Park’s masterstroke is to disguise himself as a bumbling and unrepentant capitalist — it’s easy to trust someone who only cares about money, because you always know what they want and how much it will cost you. Hwang plays this part of his character to a tee, and with more than a whiff of Paul Manafort about him. He tells his North Korean contacts the kind of lies that a shady businessman might, knowing they’ll see right through them for the shame underneath.
Eventually, Parks earns the wary trust of a the high-ranking Ri Myong-un (Lee Sung-min), and is granted a meeting with the Supreme Leader himself (the film’s computer-generated Pyongyang is almost as convincing as the actor who plays Kim Jong-il, Yoon putting both on full display in a remarkable show of confidence). The next thing he knows he’s leading a fake campaign to shoot South Korean commercials in the hermit kingdom, having a very real effect on the relationship between the two countries, and playing a pivotal role in the 1998 election of President Kim Dae-jung.
As viewers familiar with Yoon’s previous work (particularly 2005’s “The Unforgiven,” a grueling psychological drama about South Korea’s compulsory military service) might imagine, anyone looking for a light and fluffy version of these events is looking in the wrong place. Contemporary Korean cinema might have earned a reputation for explosive action, but Yoon cleaves a lot closer to John Le Carré than he does to Ethan Hunt; there’s little room for spectacle in a “realistic” movie this focused on the nuts and bolts of spy craft, and “The Spy Gone North” has no interest in making you feel good about the true cost of diplomacy.
But what this long, convoluted movie lacks in fun, it nearly makes up for in sheer velocity. There’s an operatic sense of urgency to Yoon’s storytelling, and it’s propulsive enough to sustain your interest long after you’ve lost track of what Park is hoping to accomplish, or why. It helps that our hapless protagonist is stranded with a similar degree of confusion, at one point even asking himself “Why did I become a spy?”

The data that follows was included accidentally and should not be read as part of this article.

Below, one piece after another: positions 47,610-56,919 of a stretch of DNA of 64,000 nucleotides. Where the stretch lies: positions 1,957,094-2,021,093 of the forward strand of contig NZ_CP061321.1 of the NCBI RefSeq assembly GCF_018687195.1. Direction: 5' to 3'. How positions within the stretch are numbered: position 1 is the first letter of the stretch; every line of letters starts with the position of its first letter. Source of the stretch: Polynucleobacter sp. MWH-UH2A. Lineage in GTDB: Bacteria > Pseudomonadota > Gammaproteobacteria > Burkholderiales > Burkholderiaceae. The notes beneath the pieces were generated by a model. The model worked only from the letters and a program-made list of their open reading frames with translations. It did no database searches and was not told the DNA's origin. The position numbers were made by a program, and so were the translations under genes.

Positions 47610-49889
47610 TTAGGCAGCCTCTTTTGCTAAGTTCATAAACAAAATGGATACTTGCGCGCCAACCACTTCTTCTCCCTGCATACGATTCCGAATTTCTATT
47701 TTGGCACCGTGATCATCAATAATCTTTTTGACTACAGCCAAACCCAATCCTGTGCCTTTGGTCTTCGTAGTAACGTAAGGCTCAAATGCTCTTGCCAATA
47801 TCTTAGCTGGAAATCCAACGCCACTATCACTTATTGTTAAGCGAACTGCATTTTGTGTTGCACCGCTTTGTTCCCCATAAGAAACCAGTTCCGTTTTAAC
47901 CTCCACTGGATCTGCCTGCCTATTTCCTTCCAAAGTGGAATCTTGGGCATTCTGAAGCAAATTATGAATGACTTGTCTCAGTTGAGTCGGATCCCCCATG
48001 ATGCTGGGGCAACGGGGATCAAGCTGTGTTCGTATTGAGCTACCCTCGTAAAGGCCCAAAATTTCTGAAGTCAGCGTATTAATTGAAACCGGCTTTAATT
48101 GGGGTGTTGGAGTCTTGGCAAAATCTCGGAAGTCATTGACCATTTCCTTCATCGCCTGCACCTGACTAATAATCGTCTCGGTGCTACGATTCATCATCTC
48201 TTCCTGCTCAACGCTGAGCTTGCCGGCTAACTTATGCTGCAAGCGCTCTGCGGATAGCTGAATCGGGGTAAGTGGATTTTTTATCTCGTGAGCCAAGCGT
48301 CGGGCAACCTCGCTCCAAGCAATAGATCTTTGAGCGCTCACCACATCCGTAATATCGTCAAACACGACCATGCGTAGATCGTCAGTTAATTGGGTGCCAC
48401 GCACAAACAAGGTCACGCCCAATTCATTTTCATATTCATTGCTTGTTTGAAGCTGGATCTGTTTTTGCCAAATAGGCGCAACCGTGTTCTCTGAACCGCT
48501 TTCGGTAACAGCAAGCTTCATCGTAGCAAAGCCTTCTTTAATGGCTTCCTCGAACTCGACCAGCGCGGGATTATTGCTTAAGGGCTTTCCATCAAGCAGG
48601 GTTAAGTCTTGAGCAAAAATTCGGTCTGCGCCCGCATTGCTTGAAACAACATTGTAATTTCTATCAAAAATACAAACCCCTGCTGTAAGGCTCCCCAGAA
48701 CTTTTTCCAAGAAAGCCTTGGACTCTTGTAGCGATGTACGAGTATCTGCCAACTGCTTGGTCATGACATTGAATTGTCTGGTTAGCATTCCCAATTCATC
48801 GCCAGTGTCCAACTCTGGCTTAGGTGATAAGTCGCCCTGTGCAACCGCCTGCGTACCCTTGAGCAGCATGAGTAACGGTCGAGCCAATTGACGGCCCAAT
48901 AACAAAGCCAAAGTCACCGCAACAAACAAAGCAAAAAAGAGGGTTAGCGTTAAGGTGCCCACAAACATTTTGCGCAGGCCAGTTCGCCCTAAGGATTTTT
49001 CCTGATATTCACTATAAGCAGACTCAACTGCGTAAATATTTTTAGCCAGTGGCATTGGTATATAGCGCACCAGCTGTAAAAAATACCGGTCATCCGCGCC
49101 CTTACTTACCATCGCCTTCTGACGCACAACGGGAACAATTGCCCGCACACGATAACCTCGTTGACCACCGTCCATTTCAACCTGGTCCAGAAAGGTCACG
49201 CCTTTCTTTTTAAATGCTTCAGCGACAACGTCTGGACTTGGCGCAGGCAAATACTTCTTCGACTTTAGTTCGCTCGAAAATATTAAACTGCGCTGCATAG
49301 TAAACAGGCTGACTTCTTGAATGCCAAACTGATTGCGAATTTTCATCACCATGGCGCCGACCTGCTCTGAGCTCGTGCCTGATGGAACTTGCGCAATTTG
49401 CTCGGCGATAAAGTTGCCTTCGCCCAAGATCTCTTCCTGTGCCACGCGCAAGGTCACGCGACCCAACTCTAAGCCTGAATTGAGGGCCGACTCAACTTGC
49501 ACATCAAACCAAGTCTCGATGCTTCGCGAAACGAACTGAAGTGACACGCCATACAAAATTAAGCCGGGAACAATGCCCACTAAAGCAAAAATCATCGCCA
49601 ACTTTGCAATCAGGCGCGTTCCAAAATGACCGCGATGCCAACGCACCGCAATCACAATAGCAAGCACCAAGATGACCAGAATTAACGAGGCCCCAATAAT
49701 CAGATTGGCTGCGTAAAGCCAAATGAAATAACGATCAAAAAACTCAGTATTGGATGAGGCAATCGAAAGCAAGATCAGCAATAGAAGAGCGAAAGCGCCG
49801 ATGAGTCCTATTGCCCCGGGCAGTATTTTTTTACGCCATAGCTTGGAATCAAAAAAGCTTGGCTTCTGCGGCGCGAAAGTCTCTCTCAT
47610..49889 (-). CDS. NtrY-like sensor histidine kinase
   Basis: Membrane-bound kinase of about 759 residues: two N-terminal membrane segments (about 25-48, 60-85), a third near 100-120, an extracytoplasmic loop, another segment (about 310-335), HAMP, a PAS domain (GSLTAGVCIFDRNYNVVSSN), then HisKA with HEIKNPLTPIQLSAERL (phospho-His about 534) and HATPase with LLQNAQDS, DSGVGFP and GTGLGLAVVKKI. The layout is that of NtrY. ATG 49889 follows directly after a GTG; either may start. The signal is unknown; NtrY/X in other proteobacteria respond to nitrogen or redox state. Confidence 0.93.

It’s a rhetorical question that “The Spy Gone North” doesn’t equip us to answer. In part, that’s because Yoon eschews any sort of emotional undertow, leaving us to regard Park with almost the same degree of apathy as his overseers do. We’re invested in his survival, but never at risk of overestimating his importance. There’s also the fact that Park finds himself (often literally) caught in the middle between both countries. The most electric sequences find him having to negotiate between two different sets of bugs. A horrifying glimpse at the conditions north of the border absolves the film from any threat of false equivocation, but the fact remains that his enemies want him dead more than his allies want him alive.
If the noose-tightening third act never becomes quite as suspenseful as it should, that’s because the movie is either unwilling or unable to disentangle itself from all of the messy political intrigue and focus on Park’s desperate search for a way out — for even the open door he’d be presented by the slightest display of humanity. Of course, the confusion is ultimately an end unto itself. The harder it gets to understand how North and South Korea are fighting the forever war between them, the harder it becomes to understand why they ought to continue.
“The Spy Gone North” opens in LA on August 10, and in select theaters across the United States on August 17.